(Reuters) - Music streaming service Spotify Technology SA pays Apple Inc a 15% fee on about 680,000 of its 100 million premium customers, Apple disclosed in a response to Spotify’s complaint with European antitrust regulators.
Premium customers pay a monthly fee or are in a free trial of Spotify’s premium service, which is ad free. Spotify has a total of 217 million customers including users of its free service.
Apple competes directly with Spotify with its Apple Music service. In March, Spotify filed a complaint with European Union regulators saying that Apple’s control of the App Store, including fees it charges for taking payments through the store, had made it unfairly difficult for rivals to compete for music subscribers.
Apple charges a 30% fee for in-app purchases made through the App Store, a fee that drops to 15% on subscription purchases after one year.
In exchange, Apple handles all the mechanics of billing and payments in more than 100 countries. But in Apple’s response to Spotify’s complaint, Apple said that Spotify does not currently pay a 30% fee for any of its premium users and that only a small fraction are affected by its fees.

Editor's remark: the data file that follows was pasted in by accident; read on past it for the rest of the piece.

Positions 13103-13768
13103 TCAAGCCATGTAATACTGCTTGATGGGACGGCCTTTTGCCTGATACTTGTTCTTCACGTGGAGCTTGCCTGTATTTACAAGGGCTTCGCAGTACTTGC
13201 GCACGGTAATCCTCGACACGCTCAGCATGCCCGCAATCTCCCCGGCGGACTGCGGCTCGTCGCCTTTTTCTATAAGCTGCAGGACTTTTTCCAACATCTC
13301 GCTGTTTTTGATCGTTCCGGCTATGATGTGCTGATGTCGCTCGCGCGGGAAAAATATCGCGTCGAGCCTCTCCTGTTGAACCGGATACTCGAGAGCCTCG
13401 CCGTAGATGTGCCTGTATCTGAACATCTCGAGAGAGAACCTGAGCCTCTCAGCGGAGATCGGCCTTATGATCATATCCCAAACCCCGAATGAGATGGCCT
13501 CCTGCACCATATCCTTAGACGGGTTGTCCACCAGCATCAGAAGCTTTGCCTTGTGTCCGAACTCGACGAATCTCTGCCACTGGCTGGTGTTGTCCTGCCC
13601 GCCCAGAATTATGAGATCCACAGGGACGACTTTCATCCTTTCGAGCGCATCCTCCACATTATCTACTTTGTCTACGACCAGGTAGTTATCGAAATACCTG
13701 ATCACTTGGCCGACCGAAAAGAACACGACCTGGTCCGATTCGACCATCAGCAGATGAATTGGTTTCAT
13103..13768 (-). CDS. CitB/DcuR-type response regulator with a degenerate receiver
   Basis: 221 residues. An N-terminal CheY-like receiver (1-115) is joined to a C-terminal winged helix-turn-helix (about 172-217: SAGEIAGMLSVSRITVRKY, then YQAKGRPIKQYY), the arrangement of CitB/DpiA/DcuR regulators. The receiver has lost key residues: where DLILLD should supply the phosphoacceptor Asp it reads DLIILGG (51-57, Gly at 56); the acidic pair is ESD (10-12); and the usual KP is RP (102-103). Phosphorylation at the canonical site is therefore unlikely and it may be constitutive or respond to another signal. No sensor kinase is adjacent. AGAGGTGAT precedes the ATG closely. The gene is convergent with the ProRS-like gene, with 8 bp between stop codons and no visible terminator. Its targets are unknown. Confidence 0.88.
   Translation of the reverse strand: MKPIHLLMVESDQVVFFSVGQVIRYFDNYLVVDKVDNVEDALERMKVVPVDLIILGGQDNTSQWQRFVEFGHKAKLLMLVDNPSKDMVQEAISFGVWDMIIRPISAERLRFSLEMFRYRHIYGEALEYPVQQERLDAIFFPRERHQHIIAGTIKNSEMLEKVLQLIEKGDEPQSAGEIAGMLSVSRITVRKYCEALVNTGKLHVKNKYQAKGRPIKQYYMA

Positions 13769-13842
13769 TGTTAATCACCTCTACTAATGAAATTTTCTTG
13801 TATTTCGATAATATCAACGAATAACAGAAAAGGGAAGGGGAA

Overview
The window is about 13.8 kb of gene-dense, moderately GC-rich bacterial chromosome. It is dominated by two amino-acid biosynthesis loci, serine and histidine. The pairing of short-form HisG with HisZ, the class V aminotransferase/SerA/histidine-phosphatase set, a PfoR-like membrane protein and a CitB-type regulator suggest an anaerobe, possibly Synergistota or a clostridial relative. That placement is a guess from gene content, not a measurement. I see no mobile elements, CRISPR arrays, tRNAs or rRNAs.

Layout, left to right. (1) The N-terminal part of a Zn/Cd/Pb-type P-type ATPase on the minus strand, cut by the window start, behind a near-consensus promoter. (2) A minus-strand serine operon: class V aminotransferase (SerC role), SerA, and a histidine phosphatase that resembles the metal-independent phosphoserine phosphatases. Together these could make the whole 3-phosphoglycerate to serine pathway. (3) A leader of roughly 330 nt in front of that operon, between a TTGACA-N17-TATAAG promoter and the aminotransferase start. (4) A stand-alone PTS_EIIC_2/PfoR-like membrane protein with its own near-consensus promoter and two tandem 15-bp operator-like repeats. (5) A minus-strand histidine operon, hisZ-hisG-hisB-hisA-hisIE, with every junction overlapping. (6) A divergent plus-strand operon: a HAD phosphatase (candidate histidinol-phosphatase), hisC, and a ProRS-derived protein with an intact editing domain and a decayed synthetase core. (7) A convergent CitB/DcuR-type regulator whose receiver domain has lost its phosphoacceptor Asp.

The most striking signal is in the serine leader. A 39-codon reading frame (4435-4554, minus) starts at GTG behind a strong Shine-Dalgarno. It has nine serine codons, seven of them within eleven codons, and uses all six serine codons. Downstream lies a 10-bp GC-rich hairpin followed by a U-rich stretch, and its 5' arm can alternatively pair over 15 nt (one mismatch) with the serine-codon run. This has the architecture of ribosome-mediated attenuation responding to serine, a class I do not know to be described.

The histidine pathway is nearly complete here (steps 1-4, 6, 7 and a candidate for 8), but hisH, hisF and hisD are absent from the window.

Apple said that Spotify used its App Store billing system between 2014 and 2016. Because the 680,000 premium Spotify customers who signed up during that period have all been paying for more than a year, Spotify pays Apple the lower 15% fee on them, Apple said in its response.
Apple also said that Spotify has paid it nothing for premium subscribers who signed up during the past three years because Spotify has not used Apple’s in-app purchase system.
Spotify declined to comment on the figures. Apple filed its response on May 31, but the documents were not made public. German newspaper Der Spiegel earlier reported the figures from Apple’s response.
Spotify’s complaint to regulators also included allegations beyond Apple’s fees, including steps that Spotify said Apple took after it quit using the App Store’s payment mechanism. The company pointed to tightened App Store rules after 2016 that bar app makers from providing links or buttons to external web pages showing users how to pay for an upgrade to premium subscription outside the App Store.
“Promotions are essential to our business. This is how we convert our free customers to premium,” Horacio Gutierrez, Spotify’s general counsel, told Reuters in March.
Spotify also in its complaint said that Apple does not allow Spotify on HomePod, Apple’s smart speaker.
Reporting by Stephen Nellis in San Francisco; Editing by Cynthia Osterman